Friend in Deed
The script by Peter S. Fischer is a marvel of economy and speed. Gazzara profits from this gratefully with superb direction.
His exemplary technique figures a three-pointed resolution to basic problems. First, and overwhelmingly, he puts his experience as an actor to work in close-ups that allow each actor to convey with novelistic expressiveness what’s going on in each shot. Second, he has a stage actor’s understanding of stage layout in group scenes. Third, he understands the value of composition in creating the first two.
Every shot is telling, but the overall style is equally tight. A long shot with a long lens gives compression, the camera follows unusually intimate and refined close-ups like an MGM dance camera, in constant minute adjustments.
He pays exceptional attention to a naturalistic lighting, which is created by emphasizing variety rather than realism or a stylistic approach. Lamplight, shadow and reflected light make a color chiaroscuro, established by toning down the NBC lighting system from high summer to something more equable.
A police commissioner covers up a murder, to force a reciprocation whose victim is his wealthy, philanthropic, “bleeding heart” wife. This is a pure example of Lt. Columbo discerning the culprit almost at once (the mind constructs, the heart detects), and gradually working out the solution, which hinges on a framed cat burglar.
The double murder quid pro quo suggests the main theme (as well as Strangers on a Train), which is diffused over the three married couples: the cheating wife and her jealous husband, the liberal heiress and the police commissioner, the cat burglar and his demanding mistress.
A straightforward tale of blackmail and murder (a sort of funhouse mirror of Losey’s La Truite) by Jackson Gillis, in an arrangement by William Driskill for cast and cruise ship, and directed by Gazzara aboard the Sun Princess at sea as a tour de force. This is, almost perforce, a model of direction in tight places, assembled in editing as an overall structure of minute constructions.
The point of departure is Lt. Columbo’s predicament, all at sea with “no lab technicians, no print men.” So the whole thing (or very nearly) is filmed aboard a cruise ship steaming from Los Angeles to Mazatlan (Mrs. Columbo having won a Holy Name Society raffle).
The main components of the script are the conflict between helpless inexperience and hapless guile, and the British crew (a sensible, cohesive lot). The Gillis substructure makes the victim a blackmailing bitch (the charming Poupée Bocar, who sings “Volare” with the band), modulated into the fantastic creature brought to the ship’s hospital under a sheet and laid athwart the camera to admire a really towering bust.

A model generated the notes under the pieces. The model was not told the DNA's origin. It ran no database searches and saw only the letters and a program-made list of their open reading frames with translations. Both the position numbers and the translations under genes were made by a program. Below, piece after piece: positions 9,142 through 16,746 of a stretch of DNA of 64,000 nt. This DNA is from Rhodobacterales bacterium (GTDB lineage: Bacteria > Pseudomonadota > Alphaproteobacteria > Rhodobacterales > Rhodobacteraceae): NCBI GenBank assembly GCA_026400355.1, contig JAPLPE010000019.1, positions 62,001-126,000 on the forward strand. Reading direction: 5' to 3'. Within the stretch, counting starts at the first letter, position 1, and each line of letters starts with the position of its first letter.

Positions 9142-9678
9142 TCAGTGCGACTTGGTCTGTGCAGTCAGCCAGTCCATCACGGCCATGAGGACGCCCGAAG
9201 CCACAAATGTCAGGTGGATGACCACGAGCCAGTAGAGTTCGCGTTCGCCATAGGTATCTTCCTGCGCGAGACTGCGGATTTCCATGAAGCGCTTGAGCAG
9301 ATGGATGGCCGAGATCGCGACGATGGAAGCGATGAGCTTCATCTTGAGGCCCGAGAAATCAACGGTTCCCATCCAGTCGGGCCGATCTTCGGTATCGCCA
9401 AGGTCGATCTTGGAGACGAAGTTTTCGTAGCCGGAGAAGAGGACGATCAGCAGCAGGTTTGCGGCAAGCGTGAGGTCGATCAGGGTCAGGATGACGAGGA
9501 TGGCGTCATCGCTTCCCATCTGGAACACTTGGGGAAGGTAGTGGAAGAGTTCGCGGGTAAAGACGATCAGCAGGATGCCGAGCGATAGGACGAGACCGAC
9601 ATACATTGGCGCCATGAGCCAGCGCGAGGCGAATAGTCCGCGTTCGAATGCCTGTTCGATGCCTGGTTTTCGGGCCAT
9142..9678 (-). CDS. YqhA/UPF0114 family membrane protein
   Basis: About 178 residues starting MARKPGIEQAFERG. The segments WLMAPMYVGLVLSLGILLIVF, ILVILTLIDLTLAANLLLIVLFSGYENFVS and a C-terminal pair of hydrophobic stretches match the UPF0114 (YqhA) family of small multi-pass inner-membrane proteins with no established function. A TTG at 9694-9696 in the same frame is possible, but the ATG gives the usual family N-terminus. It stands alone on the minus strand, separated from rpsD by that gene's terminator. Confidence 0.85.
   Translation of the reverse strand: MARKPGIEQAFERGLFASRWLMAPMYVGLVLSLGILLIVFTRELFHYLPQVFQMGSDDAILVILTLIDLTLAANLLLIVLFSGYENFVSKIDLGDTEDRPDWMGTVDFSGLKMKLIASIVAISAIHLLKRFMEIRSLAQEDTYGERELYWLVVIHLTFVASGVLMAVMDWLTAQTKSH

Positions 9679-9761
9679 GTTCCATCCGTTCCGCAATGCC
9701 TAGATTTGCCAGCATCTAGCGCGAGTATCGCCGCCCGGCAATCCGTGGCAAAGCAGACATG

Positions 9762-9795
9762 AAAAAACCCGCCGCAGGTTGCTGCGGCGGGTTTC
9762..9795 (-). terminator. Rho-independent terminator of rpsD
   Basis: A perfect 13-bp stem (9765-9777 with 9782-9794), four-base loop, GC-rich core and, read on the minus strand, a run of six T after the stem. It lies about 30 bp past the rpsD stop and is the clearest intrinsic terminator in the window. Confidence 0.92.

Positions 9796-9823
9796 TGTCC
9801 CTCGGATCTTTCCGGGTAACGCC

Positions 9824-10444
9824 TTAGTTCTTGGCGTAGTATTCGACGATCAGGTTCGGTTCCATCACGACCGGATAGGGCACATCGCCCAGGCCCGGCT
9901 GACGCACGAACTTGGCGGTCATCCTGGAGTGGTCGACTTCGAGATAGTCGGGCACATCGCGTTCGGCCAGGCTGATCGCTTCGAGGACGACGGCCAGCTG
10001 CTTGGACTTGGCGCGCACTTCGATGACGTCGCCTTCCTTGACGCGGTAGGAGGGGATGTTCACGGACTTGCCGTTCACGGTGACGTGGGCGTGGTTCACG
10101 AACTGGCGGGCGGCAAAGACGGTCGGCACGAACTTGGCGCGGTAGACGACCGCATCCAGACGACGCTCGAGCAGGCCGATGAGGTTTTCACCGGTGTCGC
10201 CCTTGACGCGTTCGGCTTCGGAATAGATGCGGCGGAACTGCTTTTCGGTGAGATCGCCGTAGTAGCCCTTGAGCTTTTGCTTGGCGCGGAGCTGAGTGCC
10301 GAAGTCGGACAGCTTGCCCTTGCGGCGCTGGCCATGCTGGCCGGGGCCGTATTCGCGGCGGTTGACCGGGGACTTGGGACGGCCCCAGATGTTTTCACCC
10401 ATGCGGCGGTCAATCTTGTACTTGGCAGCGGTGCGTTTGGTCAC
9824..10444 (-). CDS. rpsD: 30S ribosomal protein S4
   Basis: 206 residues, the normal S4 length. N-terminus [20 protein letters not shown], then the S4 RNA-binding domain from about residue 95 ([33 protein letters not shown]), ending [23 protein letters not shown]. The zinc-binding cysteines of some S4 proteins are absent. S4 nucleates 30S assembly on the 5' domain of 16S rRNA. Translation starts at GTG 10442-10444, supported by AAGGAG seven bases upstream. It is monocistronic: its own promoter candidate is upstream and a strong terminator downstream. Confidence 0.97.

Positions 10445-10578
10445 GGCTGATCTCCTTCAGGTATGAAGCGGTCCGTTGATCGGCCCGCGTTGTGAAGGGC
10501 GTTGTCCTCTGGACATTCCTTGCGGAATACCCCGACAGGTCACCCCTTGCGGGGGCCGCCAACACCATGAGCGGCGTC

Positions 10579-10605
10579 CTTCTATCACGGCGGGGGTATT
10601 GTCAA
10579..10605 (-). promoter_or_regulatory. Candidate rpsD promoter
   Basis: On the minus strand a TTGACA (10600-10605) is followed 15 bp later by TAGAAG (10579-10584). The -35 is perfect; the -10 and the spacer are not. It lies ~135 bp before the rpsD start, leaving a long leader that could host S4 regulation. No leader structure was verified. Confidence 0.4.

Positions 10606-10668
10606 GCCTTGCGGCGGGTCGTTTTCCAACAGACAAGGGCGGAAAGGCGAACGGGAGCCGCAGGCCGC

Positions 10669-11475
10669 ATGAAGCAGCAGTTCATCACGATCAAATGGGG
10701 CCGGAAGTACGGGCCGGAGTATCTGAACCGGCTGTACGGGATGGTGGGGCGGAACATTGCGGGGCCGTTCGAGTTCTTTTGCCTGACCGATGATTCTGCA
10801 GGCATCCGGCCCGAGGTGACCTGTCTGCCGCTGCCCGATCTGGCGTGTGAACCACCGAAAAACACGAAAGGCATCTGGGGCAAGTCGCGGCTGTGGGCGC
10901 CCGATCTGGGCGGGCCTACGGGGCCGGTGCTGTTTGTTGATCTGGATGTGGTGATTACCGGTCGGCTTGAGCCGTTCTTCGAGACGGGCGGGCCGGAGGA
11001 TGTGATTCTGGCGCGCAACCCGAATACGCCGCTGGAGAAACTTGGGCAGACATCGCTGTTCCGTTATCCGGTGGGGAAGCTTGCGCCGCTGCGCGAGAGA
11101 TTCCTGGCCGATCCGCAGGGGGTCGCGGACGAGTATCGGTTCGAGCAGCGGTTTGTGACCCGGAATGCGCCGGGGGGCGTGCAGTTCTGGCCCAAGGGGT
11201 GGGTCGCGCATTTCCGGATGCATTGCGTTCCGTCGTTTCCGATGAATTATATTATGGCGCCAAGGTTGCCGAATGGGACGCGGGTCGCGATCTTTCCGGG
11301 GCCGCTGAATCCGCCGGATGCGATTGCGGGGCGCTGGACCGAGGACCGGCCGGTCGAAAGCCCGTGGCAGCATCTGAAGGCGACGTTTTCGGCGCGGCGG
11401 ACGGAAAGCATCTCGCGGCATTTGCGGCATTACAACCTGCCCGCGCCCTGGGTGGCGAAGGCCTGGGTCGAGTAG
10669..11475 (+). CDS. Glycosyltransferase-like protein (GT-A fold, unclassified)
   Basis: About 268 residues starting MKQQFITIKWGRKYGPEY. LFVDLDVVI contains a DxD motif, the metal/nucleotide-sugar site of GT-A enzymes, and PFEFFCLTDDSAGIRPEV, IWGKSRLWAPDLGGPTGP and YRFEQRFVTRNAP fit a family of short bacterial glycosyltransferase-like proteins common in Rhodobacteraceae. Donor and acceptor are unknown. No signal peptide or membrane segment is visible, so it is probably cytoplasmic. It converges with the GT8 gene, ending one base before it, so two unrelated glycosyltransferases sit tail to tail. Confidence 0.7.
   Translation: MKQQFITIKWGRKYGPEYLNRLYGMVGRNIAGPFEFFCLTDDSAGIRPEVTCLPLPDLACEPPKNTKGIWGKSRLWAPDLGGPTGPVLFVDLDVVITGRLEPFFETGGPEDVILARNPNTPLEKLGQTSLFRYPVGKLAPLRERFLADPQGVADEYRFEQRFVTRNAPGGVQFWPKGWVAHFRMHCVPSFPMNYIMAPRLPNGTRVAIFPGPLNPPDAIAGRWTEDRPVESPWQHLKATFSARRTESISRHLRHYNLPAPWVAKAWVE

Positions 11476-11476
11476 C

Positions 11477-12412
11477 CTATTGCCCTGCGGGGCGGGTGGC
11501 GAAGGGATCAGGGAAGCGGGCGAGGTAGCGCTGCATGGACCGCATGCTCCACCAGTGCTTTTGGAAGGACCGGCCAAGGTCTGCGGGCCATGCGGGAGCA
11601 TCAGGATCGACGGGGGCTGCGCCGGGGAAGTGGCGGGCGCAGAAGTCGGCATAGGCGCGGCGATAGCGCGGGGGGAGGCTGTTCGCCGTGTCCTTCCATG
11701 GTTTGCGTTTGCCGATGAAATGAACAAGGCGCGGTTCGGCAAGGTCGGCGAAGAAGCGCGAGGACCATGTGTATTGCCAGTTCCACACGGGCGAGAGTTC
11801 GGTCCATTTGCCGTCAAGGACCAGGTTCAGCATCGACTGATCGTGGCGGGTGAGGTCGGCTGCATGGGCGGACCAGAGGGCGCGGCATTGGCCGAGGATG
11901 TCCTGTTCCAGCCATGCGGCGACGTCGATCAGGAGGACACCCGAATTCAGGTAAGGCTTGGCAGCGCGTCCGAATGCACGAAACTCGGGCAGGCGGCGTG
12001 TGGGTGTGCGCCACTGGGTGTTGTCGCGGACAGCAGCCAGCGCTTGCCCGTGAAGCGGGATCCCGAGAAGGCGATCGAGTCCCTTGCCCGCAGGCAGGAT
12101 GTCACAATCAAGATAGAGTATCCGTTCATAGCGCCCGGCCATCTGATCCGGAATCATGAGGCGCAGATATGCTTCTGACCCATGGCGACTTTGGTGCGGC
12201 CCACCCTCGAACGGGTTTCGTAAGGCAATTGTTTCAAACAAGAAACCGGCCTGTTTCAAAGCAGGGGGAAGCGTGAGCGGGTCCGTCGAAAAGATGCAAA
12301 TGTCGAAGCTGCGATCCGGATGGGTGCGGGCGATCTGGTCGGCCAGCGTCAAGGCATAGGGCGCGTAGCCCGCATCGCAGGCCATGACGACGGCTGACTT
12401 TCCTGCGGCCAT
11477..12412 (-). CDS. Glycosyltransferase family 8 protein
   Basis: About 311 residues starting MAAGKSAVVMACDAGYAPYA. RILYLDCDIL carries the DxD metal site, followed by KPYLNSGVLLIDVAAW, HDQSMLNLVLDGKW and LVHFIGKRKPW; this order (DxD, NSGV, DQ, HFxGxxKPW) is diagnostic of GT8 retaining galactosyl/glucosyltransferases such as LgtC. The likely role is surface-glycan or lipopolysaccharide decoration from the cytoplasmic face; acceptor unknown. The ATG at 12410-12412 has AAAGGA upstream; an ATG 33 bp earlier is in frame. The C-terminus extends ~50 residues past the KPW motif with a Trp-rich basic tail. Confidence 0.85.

The acridity of the writing is pervasive and relentless. Jane Greer as the murderer’s wealthy wife has a fine solo in a deck chair as she explains her marriage: “It’s very satisfying feeling like a woman. Hayden hasn’t disappointed me yet. If he ever does, God help him.”
Gazzara’s approach is entirely distinct from his work on “A Friend in Deed”. Rather than shaping the direction to reveal the nuances of an unstated script in the actors’ faces, the circumstances of the filming transport the script from scene to scene and let his actors bring it to a point again and again in revelatory figures that stand alone, almost statuesque, like Robert Vaughn’s look as he pulls the trigger on Poupée, shooting through a feather pillow.
Gazzara’s feat is not to lose sight of the action by dwelling on mechanics. The shot is fired, the feathers fly, and not until the murderer has climbed six flights back to his hospital bed (he’s faked a heart attack to be there), not until Lt. Columbo is called in to investigate, feels seasick and goes to the hospital for medicine, only then does Gazzara put a long close-up on the detective’s dumbstruck face as he spots something all the way across the cabin on the floor and eventually goes over to inspect it, a feather.
The technical aspects of the filming are prodigious: available lighting and sound, tight quarters, tight schedule, etc. Long lenses compress the action. What hasn’t changed in Gazzara’s technique is the urge to bring the unit into new domains—after the theatrical, the cinematic.
Hayden Danziger (Vaughn) is consistently called by Lt. Columbo “Mr. Danzinger.” The lieutenant also calls the ship a boat and is corrected by the captain (Patrick Macnee) or the steward (Bernard Fox) or the doctor (Robert Douglas), in a running thematic gag. Poupée rejects her pianist because she has bigger fish to fry, and isn’t there only us on an island or a ship (or a boat), and time? Dean Stockwell plays the pianist with an ineffable mannerism. Robert Vaughn’s cool humor is, if possible, even more refined here than in “Last Salute to the Commodore”.
A key episode in the series, if only because so many thematic elements are gathered together which appear as well in “How to Dial a Murder”, “Now You See Him”, “Étude in Black”, etc.
“Troubled Waters” is something of a lab experiment isolating Lt. Columbo to reveal the quanta of luck, fate, instinct, training, intuition and skill that go to make his character.